“Compared to the initial stiffness of the nonoptimized prototype, we increased torsional stiffness by 150 percent while increasing the monocoque weight by only 12 percent,” Giusto says. “In this phase, Simcenter Femap offered huge benefits in terms of time and costs, enabling us to test and analyze the layering and direction of fibers only in the virtual domain, without increasing the quantity of material used.”
EXEPT executed an in-depth comparative analysis of the performance of more than 800 stock frames (in stan-dard sizes) developed and sold in the past three to four years in order to identify and achieve high-end stiffness and weight targets.
“The first nonoptimized frame we made was the third-best in terms of stiffness out of 800 frames we analyzed,” Giusto says. “We pushed stiffness so far that we decided to reduce it afterwards for road tests, to find the best tradeoff between stiffness and rideability. You know, reducing an optimized parameter is much easier than increasing it.”
At the end of June 2018, the excellent performance of EXEPT’s custom monocoque and the reliability of Simcenter Femap simulations was confirmed and certified with tests by an independent German laboratory: The deviation between real test and simulation was below 5 percent.
Giusto highlights how using Simcenter Femap accelerated the development of new frames: “We purchased Simcenter Femap with Nastran in September 2017 and started to laminate carbon in January 2018, delivering the ply book at the end of March. With Simcenter Femap, it took less than three months for over 80 iteration cycles. Just consider the average lead time for a brand bike is two years. We launched our model in July, having started to work on it less than one year before.
“All of this was possible only thanks to simulation; we made no physical iterations. No one in the cycling industry in Italy currently has comparable tools. At the beginning we contacted the engineering departments of big brands to present our concept; they have a conventional approach because they never develop a frame from scratch. They start with the expertise of their carbon supplier and rely on external partners for the subsequent development.”
Combining software and services
Giusto has no doubts when asked to list the key benefits of Simcenter Femap: “The key success factor is postprocessing. Simcenter Femap is definitely the best of all postprocessing engines I have used in my career. Simcenter Femap with Nastran has a complete environment for linear stress analysis of composites structures, which is suitable for our tasks. The Siemens software allows us to query the model and extract as much information as possible from structures like our frames; for instance, using free-body analysis to identify the interplay of forces inside the structure.”
The clear and intuitive visual display of Simcenter Femap helps the user under-stand the model better and provides advanced reporting tools for data extraction. As a result, the model construction is intuitive, fast and lean. “When I started to work full time with Simcenter Femap and Simcenter Nastran to simulate our frames, I did not start from scratch, but still I needed some training to refresh my memory after seven years using different software. Anytime I have a problem, I just have to pick up the phone and the engineers are always ready to answer questions to my full satisfaction. They can indicate the best way to approach analysis with a limited budget while using the best-fitting software configuration for our needs, regardless of the situation.”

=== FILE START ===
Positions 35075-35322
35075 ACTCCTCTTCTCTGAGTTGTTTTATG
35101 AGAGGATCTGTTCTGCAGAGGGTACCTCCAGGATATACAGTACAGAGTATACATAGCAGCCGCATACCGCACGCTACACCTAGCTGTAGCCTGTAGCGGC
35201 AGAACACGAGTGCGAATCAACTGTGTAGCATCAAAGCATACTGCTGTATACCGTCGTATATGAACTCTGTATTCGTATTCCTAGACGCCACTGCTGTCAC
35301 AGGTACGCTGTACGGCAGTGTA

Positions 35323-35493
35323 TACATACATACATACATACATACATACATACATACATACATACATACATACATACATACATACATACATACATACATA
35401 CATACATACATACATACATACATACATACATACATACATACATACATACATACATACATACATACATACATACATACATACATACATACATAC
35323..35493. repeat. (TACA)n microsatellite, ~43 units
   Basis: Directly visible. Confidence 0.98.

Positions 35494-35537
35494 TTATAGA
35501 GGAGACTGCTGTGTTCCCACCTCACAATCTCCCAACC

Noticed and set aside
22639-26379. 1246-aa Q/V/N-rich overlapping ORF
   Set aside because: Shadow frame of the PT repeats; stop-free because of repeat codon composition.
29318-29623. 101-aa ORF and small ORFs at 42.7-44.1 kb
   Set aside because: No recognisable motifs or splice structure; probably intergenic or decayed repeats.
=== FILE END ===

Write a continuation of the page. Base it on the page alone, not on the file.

With the advanced FEM capabilities of Simcenter Femap, EXEPT can execute sophisticated and critical simulations, static and dynamic tests, and simulations of complex mechanical events like falling and impact.
Product: CJP Print
Thanks to McMenamin and 3D printing, the cadaver, in all its full-scale and full-color glory, is gaining a new lease on life in medical universities around the world.
For hundreds of years, the human cadaver has been a critical tool for medical teaching, but it’s been problematic for reasons as diverse as cost, transport, storage, spiritual beliefs or just general queasiness.
Monash University in Australia might finally have the answer to a majority of these obstacles: The first commercially available kit of realistic, full-color body parts produced by a 3D printer.
A paper from Monash University titled “The Production of Anatomical Teaching Resources Using Three-Dimensional Printing Technology” lists several advantages of using 3D printed cadavers, including “accuracy, ease of reproduction, cost-effectiveness and the avoidance of health and safety issues associated with wet fixed cadaver specimens or plastinated specimens.”
Looking inside the body
Specimens are printed by Monash using 3D Systems ColorJet Printing (CJP) technology. The ProJet series of color printers are easy to use. Most importantly, they produce models in the exact colors that Monash needs for realistic 3D printed body parts.
“The full color is essential to reproducing a combination of realistic color fidelity and ‘coding’—vessels in red or blue, nerves in yellow, for example—that is valuable in teaching,” says Paul McMenamin, director of the Centre for Human Anatomy Education (CHAE) at Monash University.
McMenamin believes his team’s simple and cost-effective anatomical kit could dramatically improve knowledge for medical students and practicing doctors. It could even contribute to better surgical outcomes for patients.